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Pleomorphic adenoma is a benign neoplastic tumour of the salivary glands. It is the most common type of salivary gland tumour and the most common tumour of the parotid gland. It derives its name from the architectural pleomorphism (variable appearance) seen by light microscopy. It is also known as "Mixed tumor, salivary gland type", which describes its pleomorphic appearance as opposed to its dual origin from epithelial and myoepithelial elements.
The tumour is usually solitary and presents as a slow growing, painless, firm single nodular mass. Isolated nodules are generally outgrowths of the main nodule rather than a multinodular presentation. It is usually mobile unless found in the palate and can cause atrophy of the mandibular ramus when located in the parotid gland. When found in the parotid tail, it may present as an eversion of the ear lobe. Though it is classified as a benign tumour, pleomorphic adenomas have the capacity to grow to large proportions and may undergo malignant transformation, to form carcinoma ex pleiomorphic adenoma, a risk that increases with time. Although it is "benign" the tumor is aneuploid, it can recurr after resection, it invades normal adjacent tissue and distant matasteses have been reported after long (+10 years) time intervals.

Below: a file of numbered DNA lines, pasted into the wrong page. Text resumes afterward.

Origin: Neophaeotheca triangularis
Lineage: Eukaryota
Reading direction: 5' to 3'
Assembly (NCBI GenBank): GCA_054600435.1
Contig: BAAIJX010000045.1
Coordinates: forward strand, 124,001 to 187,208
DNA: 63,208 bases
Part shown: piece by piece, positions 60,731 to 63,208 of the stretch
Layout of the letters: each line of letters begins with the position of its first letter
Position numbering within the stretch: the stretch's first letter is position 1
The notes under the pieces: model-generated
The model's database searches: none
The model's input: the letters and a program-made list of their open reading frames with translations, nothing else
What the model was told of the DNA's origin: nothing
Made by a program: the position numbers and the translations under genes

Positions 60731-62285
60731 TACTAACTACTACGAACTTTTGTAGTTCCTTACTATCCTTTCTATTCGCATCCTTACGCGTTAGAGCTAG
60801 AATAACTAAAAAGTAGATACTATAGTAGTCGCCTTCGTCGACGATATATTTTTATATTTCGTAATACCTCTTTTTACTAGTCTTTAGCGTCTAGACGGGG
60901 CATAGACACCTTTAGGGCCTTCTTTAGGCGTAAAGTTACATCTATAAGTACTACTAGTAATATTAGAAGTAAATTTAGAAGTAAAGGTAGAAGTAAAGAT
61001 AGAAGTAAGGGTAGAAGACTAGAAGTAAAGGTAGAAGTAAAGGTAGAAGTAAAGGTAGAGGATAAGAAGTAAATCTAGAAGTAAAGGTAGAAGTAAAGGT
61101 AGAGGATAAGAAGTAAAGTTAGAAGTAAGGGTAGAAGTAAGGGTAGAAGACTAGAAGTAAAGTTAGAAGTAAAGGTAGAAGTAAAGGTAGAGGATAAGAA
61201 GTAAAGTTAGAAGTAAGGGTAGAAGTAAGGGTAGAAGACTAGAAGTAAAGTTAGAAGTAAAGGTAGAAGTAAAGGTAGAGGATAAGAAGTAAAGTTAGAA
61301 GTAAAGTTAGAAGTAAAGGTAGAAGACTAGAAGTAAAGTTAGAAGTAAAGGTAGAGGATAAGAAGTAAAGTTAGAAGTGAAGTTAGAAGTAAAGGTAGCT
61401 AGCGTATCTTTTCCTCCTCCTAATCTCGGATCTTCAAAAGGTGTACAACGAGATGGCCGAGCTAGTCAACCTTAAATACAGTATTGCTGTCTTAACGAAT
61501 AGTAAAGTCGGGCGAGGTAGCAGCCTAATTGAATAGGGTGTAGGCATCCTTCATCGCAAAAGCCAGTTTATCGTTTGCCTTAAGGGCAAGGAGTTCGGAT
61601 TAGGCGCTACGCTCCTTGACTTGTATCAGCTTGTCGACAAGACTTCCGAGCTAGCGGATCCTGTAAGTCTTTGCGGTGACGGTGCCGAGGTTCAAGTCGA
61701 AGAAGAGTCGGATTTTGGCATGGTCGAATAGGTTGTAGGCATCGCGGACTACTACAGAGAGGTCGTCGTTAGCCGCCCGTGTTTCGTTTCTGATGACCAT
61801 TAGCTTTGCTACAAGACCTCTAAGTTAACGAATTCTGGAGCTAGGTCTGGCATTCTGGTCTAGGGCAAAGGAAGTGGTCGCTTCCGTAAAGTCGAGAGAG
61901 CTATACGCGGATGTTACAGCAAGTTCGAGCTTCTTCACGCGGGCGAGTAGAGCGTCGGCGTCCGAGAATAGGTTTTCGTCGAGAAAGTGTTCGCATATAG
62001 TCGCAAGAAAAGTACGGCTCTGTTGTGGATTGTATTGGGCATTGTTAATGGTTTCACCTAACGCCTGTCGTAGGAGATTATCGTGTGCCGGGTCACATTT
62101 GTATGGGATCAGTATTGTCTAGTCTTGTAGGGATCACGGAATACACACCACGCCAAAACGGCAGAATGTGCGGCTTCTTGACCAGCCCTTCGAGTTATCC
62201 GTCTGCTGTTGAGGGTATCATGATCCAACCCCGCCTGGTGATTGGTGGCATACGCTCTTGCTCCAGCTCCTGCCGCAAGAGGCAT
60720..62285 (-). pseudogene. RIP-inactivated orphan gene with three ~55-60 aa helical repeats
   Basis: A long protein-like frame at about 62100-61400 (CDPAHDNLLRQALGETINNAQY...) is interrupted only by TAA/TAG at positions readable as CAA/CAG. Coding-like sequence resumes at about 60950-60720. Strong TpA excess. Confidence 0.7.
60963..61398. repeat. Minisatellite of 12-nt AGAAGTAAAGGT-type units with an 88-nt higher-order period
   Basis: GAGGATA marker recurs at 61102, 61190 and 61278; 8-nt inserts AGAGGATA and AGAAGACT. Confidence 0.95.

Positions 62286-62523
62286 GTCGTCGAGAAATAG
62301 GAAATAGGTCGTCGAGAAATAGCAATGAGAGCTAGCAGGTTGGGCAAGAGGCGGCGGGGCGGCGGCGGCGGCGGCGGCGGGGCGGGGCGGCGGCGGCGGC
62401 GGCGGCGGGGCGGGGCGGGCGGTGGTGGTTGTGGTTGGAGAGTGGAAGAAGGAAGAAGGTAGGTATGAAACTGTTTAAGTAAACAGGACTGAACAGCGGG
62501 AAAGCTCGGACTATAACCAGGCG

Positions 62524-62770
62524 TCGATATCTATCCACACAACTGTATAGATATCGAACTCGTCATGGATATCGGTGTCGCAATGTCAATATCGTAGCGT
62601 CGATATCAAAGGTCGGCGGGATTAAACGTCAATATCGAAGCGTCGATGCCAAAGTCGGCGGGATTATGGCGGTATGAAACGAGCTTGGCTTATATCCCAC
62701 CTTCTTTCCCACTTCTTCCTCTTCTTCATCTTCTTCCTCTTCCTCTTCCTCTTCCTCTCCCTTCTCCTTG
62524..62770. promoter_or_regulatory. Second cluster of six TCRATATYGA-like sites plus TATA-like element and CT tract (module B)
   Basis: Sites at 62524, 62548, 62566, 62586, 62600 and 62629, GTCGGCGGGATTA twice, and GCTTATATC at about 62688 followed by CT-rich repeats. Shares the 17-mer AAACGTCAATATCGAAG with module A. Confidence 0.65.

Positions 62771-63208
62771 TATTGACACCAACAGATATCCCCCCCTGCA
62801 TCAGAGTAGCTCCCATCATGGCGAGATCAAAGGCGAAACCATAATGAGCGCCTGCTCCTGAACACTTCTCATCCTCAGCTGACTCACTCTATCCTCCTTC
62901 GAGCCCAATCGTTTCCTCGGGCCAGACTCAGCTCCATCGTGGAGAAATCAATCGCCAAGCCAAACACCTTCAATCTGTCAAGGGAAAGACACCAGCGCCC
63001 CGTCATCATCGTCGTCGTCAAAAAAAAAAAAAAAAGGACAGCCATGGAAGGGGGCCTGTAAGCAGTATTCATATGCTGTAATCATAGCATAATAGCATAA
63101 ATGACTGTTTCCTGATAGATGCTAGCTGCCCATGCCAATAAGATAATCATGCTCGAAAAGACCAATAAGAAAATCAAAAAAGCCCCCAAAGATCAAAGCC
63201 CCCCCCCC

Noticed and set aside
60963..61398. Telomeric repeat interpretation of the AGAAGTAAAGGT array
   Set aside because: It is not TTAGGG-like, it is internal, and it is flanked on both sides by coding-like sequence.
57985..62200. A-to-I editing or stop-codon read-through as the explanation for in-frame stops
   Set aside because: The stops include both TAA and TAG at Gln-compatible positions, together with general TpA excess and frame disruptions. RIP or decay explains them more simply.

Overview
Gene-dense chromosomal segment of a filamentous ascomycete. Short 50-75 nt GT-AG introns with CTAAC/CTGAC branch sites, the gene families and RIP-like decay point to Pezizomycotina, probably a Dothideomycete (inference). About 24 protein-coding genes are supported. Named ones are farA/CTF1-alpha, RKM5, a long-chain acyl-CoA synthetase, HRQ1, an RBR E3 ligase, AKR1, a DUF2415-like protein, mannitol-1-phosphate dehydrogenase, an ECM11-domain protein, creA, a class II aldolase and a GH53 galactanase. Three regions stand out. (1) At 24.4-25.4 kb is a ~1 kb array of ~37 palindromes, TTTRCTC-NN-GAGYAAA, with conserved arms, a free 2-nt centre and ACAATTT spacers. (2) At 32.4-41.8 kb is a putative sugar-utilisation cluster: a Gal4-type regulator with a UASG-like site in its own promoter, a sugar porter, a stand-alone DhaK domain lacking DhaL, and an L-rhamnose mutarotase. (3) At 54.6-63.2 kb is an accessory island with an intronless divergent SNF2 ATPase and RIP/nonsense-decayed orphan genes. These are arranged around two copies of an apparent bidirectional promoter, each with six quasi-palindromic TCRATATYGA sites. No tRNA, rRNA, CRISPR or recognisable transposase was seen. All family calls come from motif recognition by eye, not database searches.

Histologically, it is highly variable in appearance, even within individual tumours. Classically it is biphasic and is characterized by an admixture of polygonal epithelial and spindle-shaped myoepithelial elements in a variable background stroma that may be mucoid, myxoid, cartilaginous or hyaline. Epithelial elements may be arranged in duct-like structures, sheets, clumps and/or interlacing strands and consist of polygonal, spindle or stellate-shaped cells (hence pleiomorphism). Areas of squamous metaplasia and epithelial pearls may be present. The tumour is not enveloped, but it is surrounded by a fibrous pseudocapsule of varying thickness. The tumour extends through normal glandular parenchyma in the form of finger-like pseudopodia, but this is not a sign of malignant transformation.
The tumor often displays characteristic chromasomal translocations between chromasomes #3 and #8. This causes the PLAG gene to be juxtaposed to the gene for Beta-catenin. This activates the catenin pathway and leads to inappropriate cell division.
Needle biopsy is highly recommended prior to surgery to confirm the diagnosis. Treatment is by extensive surgical excision with a wide margin of normal healthy tissue. Recurrences are rare if the tumor is appropriately resected at the initial operation. Recurrences occur if the tumor is treated too conservatively i.e. enucleation of the main tumor mass leaves microscopic foci of tumor cells behind that regrow to form recurrent tumor masses or carcinoma. This surgical treatment has many sequellae such as cranial nerve damage, Freys syndrome, cosmetic problems, etc.
|This article is licensed under the GNU Free Documentation License. It uses material from the Wikipedia article "Pleomorphic_adenoma". A list of authors is available in Wikipedia.|